March 9, 2019

Poetry in Science - a Night of Inspiration, March 5

Kate Gillespie (l.), Cara Ocobock (r.)
Kate Gillespie, who identifies herself as a poet & a scientist, raised the issue some months ago of a reading of poems on themes of science. It was originally scheduled for February 12, but a snowstorm intervened & we were re-scheduled to this night. We gathered in a mezzanine at the Albany Pump Station, & the event was part of a series of programs organized by

Cara Ocobock served as MC & got us on the correct path with a poem titled “In Geology Hour” by Charles Kellogg Field.

The first of the scheduled readers was Kate Gillespie whose poems personified the essence of poetry + science with not only science themes but also rich use of the terminology & language of science. She began with a poem inspired by the harbor in Baltimore “Harboring” talking about the chemicals & microbiologic life in the water, followed by one titled “Deep Water” with intricate weaving of science terminology. She also read an ekphrastic poem based on a picture of a dried river bed. In “The Misconceptions of Microbes” she wonder what if they, the microbes, were poets? Other poems dealt with the Eukaryotic initiation factor 3 (eIF3) which has the ring of poetry itself & of gene splitting, even one about the molecular nature of glitter. She ended with another piece about microbes “To the Arising Civilizations on my Right Hand.”

Despite this seemingly high bar, each of the following poets had their own, unique take on poetry & science. Matthew Burns said he was not a scientist, & as a poet has not read out much. But his poems were engaging in a more macro-Nature sense, most of them about the Pacific Northwest. He read a couple of meteorological poems, including “In Winter” about driving through the Cascade forest, another titled “Relative Chronology” thinking about Time, another on the lupines “On the Bear Canyon Trail." He ended with an provocative piece titled “5 Practical Uses for Human Bones.”

Carol H. Jewell (l.), Kendall Hoeft (r.)
The following performers, Kendall Hoeft & Carol H. Jewell, are seen frequently on the local poetry scene, & tonight teamed up with Carol reading Kendall poems while Kendall danced around her. The pieces were expressive, loosely based science poems with titles like “The Typology of Water,” & “Triassic Love.” “Hermit Crab” featured Kendall as the crab bursting out of its shell, it’s long arms (if it had them) extended in freedom, & I loved the title of “Father Kaleidoscope.” In the final piece, “After Class,” Kendall invited audience members, some of whom had attended her poetic movement classes at the Arts Center, to join her dancing as Carol read the poem.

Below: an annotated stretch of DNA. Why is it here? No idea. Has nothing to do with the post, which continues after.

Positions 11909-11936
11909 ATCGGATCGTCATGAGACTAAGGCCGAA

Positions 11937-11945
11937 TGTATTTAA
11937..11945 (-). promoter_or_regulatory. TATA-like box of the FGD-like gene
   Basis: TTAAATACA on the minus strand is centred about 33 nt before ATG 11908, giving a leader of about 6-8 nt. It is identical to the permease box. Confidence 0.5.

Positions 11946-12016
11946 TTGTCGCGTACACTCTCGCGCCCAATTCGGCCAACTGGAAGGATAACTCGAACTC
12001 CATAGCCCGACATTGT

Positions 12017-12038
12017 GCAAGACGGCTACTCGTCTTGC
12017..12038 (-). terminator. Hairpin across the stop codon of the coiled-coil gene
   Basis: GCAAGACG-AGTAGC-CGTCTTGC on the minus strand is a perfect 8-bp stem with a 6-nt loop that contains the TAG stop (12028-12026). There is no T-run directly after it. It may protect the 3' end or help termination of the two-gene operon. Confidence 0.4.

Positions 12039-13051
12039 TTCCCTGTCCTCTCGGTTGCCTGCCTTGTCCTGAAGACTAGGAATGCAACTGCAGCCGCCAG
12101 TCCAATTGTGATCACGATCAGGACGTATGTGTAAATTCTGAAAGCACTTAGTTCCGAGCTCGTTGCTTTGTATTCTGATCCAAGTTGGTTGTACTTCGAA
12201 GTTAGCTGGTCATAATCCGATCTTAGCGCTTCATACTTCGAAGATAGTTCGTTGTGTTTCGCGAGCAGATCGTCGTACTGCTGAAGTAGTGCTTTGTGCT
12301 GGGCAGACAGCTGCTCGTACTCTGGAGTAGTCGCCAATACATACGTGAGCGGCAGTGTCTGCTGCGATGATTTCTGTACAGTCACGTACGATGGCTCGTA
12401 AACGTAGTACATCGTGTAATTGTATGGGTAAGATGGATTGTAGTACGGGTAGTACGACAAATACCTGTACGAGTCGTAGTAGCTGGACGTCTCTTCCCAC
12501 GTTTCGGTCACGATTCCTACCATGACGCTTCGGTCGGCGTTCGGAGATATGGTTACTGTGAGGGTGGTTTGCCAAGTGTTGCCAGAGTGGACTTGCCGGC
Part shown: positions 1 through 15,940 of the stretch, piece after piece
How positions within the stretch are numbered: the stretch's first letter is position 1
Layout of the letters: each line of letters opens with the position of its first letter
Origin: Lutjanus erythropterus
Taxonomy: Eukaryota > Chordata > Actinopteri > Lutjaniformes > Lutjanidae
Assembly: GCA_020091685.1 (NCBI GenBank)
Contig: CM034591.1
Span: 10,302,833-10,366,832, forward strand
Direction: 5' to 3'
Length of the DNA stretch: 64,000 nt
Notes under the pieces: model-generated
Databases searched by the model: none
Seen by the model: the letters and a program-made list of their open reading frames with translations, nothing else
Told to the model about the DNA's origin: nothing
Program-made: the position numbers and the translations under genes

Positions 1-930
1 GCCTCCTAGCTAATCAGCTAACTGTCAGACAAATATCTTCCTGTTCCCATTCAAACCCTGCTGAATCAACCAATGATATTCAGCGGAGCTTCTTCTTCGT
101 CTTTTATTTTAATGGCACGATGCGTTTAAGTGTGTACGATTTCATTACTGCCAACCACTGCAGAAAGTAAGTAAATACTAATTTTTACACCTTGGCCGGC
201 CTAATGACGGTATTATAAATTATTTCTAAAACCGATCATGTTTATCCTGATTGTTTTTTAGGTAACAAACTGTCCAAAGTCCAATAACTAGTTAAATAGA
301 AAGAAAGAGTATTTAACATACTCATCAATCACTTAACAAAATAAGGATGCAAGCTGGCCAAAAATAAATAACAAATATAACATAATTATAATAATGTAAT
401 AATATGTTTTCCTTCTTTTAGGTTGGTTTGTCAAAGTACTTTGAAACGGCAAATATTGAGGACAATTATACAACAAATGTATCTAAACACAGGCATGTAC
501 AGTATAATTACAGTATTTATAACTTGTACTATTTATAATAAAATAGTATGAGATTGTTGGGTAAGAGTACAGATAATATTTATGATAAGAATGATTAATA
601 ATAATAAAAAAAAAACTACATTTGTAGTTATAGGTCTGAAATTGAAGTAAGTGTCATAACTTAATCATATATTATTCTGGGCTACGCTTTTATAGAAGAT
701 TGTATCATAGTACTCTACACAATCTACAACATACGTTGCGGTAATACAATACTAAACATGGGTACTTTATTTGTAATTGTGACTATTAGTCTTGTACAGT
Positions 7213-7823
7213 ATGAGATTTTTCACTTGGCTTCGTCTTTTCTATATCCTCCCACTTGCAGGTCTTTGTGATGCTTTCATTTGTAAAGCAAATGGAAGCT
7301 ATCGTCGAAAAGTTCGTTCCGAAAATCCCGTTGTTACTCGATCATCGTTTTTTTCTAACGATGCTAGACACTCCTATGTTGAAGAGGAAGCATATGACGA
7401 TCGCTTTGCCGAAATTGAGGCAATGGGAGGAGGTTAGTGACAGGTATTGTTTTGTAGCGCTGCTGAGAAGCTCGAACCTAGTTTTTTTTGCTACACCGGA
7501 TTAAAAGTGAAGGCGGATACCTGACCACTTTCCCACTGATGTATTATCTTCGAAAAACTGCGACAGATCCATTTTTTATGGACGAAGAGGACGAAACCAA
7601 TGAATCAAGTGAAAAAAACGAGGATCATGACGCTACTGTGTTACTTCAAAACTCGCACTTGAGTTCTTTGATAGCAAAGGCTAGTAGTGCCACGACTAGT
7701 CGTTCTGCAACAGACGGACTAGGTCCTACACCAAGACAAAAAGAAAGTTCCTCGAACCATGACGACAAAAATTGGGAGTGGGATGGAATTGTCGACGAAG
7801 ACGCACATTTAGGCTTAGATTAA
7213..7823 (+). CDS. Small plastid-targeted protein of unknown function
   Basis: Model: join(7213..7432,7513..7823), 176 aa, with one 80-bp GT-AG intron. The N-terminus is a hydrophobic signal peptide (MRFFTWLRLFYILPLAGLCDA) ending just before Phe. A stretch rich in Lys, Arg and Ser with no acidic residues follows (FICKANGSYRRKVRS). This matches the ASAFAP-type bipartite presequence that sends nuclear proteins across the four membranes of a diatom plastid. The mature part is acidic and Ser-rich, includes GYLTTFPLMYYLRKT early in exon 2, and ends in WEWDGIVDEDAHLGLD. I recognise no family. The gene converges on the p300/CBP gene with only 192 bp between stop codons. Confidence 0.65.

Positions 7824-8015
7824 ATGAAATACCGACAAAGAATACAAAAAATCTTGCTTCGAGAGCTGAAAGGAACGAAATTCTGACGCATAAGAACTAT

That was a perfect time to take a short break to catch our (collective) breaths, grab a beer, etc., then on to the remaining poets on the program, coincidentally Nancy Klepsch & I who are co-hosts of the 2nd Sunday @ 2: Poetry + Prose Open Mic at the Arts Center of the Capital Region.

My science poems ranged from an early piece on sub-atomic particles & Arctic terns “Z0,” to the astronomical “The Transit of Venus” & “Spathe is the Plathe” (on the so-called Great American Eclipse of 2017), to a piece on the reasons stores of used books smell they way they do, “Decomposition.” My last piece was inspired by a 1989 performance by Bern Porter at the QE2 on Central Ave. in Albany, “Physics.” I had a lot of fun.

Nancy Klepsch read a mix of newer pieces & poems from her 2017 book God Must Be a Boogie Man (Recto y Verso Editions) beginning with her funny/loving conversation with “Siri,” then a poem about turning into a cyborg “My Cells.” Her poem “Schroom” came from a workshop with the poet Bernadette Mayer, while one titled “I Am the Algorithm” was inspired by the website Send Me SFMOMA -- if you text them a word, color, emoji, they send back a related artwork image. Her final 2 poems “Rubylith as a Revolutionary” & the list poem “Things that Are Worth $10,000 are both in her book.

We had a good audience, an appropriate mix of people interested in science & those interested in poetry, as well as real scientists & real poets. & I found it a perfect forum to pitch my campaign, contra Channel 13, of “Less S.T.E.M. (science, technology, engineering, math), more C.R.A.P. (creativity, reading, arts, performance).” Visit the website & Facebook page about other programs in the area.

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